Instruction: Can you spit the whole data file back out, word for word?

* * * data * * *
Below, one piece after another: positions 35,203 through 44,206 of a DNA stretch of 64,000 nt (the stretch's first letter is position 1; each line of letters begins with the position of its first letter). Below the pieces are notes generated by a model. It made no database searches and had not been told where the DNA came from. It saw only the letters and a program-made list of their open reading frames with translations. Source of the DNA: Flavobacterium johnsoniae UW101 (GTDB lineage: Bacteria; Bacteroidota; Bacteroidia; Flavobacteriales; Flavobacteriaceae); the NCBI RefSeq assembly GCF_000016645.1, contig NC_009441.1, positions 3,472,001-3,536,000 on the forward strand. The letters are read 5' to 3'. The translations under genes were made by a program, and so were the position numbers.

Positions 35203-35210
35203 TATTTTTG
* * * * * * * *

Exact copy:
Below, one piece after another: positions 35,203 through 44,206 of a DNA stretch of 64,000 nt (the stretch's first letter is position 1; each line of letters begins with the position of its first letter). Below the pieces are notes generated by a model. It made no database searches and had not been told where the DNA came from. It saw only the letters and a program-made list of their open reading frames with translations. Source of the DNA: Flavobacterium johnsoniae UW101 (GTDB lineage: Bacteria; Bacteroidota; Bacteroidia; Flavobacteriales; Flavobacteriaceae); the NCBI RefSeq assembly GCF_000016645.1, contig NC_009441.1, positions 3,472,001-3,536,000 on the forward strand. The letters are read 5' to 3'. The translations under genes were made by a program, and so were the position numbers.

Positions 35203-35210
35203 TATTTTTG